Speechs in the year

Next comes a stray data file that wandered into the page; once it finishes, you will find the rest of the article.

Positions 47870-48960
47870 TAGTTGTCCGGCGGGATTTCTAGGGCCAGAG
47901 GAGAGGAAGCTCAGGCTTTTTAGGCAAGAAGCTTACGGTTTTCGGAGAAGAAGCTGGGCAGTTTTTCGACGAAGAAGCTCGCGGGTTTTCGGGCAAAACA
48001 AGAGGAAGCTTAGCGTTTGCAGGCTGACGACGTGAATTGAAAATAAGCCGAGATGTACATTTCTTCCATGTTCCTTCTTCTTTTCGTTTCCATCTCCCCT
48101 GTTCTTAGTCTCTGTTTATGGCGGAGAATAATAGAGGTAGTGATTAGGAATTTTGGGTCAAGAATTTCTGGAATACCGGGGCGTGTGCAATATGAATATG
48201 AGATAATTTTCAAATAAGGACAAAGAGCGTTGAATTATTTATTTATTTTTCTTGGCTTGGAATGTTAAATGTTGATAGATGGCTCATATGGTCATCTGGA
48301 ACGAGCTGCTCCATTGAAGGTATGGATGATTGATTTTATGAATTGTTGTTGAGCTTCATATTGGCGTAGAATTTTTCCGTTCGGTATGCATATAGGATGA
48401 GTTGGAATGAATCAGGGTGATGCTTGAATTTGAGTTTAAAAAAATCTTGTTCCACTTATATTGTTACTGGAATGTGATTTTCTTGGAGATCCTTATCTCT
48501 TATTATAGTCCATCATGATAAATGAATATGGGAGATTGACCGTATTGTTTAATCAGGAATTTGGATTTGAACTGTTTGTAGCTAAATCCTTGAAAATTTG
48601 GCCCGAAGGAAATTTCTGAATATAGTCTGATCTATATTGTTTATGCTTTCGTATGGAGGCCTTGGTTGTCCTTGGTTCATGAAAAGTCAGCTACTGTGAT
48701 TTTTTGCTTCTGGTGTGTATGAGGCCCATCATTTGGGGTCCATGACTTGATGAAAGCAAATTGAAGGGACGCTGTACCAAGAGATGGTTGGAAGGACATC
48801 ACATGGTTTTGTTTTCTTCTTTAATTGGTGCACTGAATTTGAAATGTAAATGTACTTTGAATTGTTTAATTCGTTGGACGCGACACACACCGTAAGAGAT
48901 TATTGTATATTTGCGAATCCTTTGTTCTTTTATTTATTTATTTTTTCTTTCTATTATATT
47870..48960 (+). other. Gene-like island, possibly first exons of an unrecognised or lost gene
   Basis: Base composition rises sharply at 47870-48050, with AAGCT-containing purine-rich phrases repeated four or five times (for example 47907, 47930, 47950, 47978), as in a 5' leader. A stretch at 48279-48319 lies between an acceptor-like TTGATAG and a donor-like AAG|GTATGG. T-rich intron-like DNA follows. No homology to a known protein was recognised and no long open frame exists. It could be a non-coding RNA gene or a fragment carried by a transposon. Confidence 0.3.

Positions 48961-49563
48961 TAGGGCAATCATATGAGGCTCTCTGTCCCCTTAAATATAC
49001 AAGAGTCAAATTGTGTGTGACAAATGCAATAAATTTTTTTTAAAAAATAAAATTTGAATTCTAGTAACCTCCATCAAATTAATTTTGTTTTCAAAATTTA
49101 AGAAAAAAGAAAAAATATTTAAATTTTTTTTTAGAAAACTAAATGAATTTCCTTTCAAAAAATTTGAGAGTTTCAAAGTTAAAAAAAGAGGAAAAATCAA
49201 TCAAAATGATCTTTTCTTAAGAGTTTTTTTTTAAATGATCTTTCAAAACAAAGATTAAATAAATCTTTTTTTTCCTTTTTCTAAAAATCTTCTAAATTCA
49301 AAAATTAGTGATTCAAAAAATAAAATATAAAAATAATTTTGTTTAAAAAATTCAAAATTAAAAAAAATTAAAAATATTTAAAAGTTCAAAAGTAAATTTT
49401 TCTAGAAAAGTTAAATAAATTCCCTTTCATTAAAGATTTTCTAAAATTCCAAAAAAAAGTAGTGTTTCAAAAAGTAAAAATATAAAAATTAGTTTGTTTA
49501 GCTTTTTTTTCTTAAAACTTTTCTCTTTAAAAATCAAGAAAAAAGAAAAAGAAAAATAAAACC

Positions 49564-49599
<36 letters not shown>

Oleh/By : DATO' SERI DR. MAHATHIR BIN MOHAMAD Tempat/Venue : THE PUTRA WORLD TRADE CENTRE IN KUALA LUMPUR Tarikh/Date : 18/02/86 Tajuk/Title : THE OPENING OF THE ASIAN DEFENCE EXHIBITION AND CONFERENCE Honourable guests; Distinguished participants; Ladies and Gentlemen. It is a pleasure for me to be able to be present here today at this Asian Defence Exhibition and Conference- Defence 86 - and also to address this distinguished gathering. 2. For Malaysia, this is the second time that we are hosting a defence exhibition, the first being in 1980. I have been told that this Defence 86 Exhibition has attracted a large number of exhibitors from several countries and this exhibition is one of the biggest in the Asia-Pacific region. Ladies and gentlemen, 3. Malaysia has managed to put down the menace of Communist terrorism in the early years of its independence. Consequently this country recognised the importance of defence and security in ensuring the development of the country. Without security, we may not be able to achieve the objectives of our development programmes. The importance is reflected in the financial allocation for this purpose under the various 5-year plans. I would say that Malaysia has been able to strike a balance between the importance of economic and social development and defence requirements. 4. However, Malaysia being a developing country has not and will not place the defence and security as the top most priority in our annual budget allocation. It will still remain an important component, next to economic and social development. The reason is obvious. If defence is to become effective and get the backing of the people, what is to be defended must be worthwhile. It is in order to make Malaysia worth defending that economic and social developent has to be carried out. 5. If we take defence as a total concept, economic and social development must be considered a major factor in national defence. In the context of a modern nation, the backing of the people for the armed forces to defend the country is as important as the strength and skill of the armed forces themselves. Likewise basic defence is necessary for economic and social development efforts to take place. Taking these factors in its totality,defence and economic and social programmes are complementary factors in achieving overall national resilience. Ladies and gentlemen, 6. There is never enough of anything. Certainly no country can find enough funds for the needs of defence. This is made even more glaring because of the increasing cost of sophisticated weapons. Where once we could buy a whole squadron of planes, now the same amount of money can buy only half an aeroplane. By the time enough money is raised to buy the squadron, not only have the costs escalated but new technology would make the original equipment obsolete. And new technology will cost more money. 7. I am reminded of a story of a weapon designer who brought blueprints for the ultimate weapon to the commanding general of a country. He pointed out the danger the country would face if it does not have this ultimate weapon of his. So convincing was he that the general decided to buy the blueprint. No sooner had he signed on the dotted line when the designer produced another set of blueprints for a weapon to counter the ultimate weapon. Again the general was persuaded to buy this new blueprint. Then the designer produced yet another set of blueprints of a weapon to counter the counter weapon he had just sold. The angry general refused to buy. Whereupon the weapon designer said he would go to the country's enemy to sell the weapons. 8. The situation these days makes this story no more a joke. Weapons get obsolete so quickly that we get breathless merely trying to catch up with the literature on the latest technology or what is tantalisingly described as the state of the art. One wonders sometimes whether it is worthwhile buying any weapons since it is going to be absolete by the time delivery takes place. Then there is the problem of choosing between several with the same specifications but are somehow different. To a civilian like me, no choice is right. Invariably when a decision is made, everyone will point out how much better are the other weapons. 9. Over and above all these is the question of how much to spend on defence. We know already that it is never going to be enough, especially to the professional soldiers. But even if it is not going to be enough, we still have to determine how much more or how much less should the allocation be. Can a price be put on the security of a nation? Can the security of a nation be correctly assessed so as to ensure that the correct allocation of funds and correct choice of weapons are made? 10. These are problems that trouble every government. And Malaysia is no exception. We do not really know whether our allocation and our weapons are right or not. How much must we curtail development in order to cater to the needs of security and defence? Looking at the vast array of weapons and equipments that are on show at this Exhibition, we can become either more enlightened or more confused. But one thing is certain. Defence costs and the worst thing that can happen in terms of cost is an arms race. Even the super powers can be bankrupted by such a race, long before we have star wars. I do hope that here in South East Asia, we do not have a mini arms race. Ladies and gentlemen, 11. Malaysia is not ambitious when it comes to producing arms. We have no desire to become a supplier of arms to anyone else. We are a peace-loving country and our needs for weapons are simple. If we go into the manufacture of arms it is only to meet these needs. Only if economies of scale forces us, will we produce more than our needs and sell the excess. 12. But there are many areas where defence needs coincide with civilian needs. Thus the repair and overhaul of aeroplane engines are of interest to both the military and the civil aviation. It is because of this that the facility initially set for the repair and overhaul of military aircraft has now been converted into a rivately-run industry, available also to civil aircraft. That facility now owned by Aerospace Industries of Malaysia will be expanded in order to manufacture flight instruments and other avionics. AIM is still interested in having joint ventures for servicing and manufacturing with interested foreign partners. It will not go beyond that. It will certainly not be manufacturing aircraft. 13. Additionally we have gone into heavy industries hoping that we may be able to fabricate some components of both civilian and military vehicles. We have already begun to produce our own cars and the expertise gained would be useful should we need to produce designs, parts and components for military needs. 14. As you can see we are very modest about producing our own arms. For a very long time we will have to buy our defence needs. Ladies and gentlemen, 15. It is useful to have a Defence Exhibition like this. It enables a lot of people involved with defence and security to appreciate the range and variety of weapons and equipments available. It might even be enlightening to civilians like me who are willy-nilly dragged into making decisions on matters that we are really not competent to make, and yet are expected to make wisely. 16. The holding of a Defence Exhibition in Malaysia should not be misconstrued as official support and endorsement for an arms build-up in this country or in this region. As I have said Malaysia is a peace-loving country. It has no wish to be a military power and it would be very nervous if there are military powers around it. But it accepts the need to upgrade its knowledge if not its capability for defence. Towards this end your conference and the various papers that will be presented will be very useful. 17. But, of course, this Exhibition is open to all. We are going to learn nothing more than what others, including our neighbours, will learn. Perhaps it may make us wiser so that, much to the disappointment of the exhibitors, we will decide that it is futile to enter into an arms race and spend our limited funds on development instead. However, I would hasten to assure the exhibitors that their investment in this show is not likely to have that effect. I am sure that a lot of us are going to be persuaded to buy equipment which we will never really use. But weapons that never need to be used may prove to be the best investment. We can say that they are a deterrent. It was a British Prime Minister, I believe, who said that "To have peace you must prepare for war". Britain was unprepared then and Britain had war. Malaysia unfortunately cannot afford to believe too much in that maxim. Ladies and gentlemen, 18. Once again I would like to thank the organisers for inviting me to officiate at this Exhibition and Conference. To all participants and exhibitors I wish you success and a pleasant and memorable stay in Malaysia. 19. I now have much pleasure in declaring the Asian Defence Exhibition and Conference open. Thank you.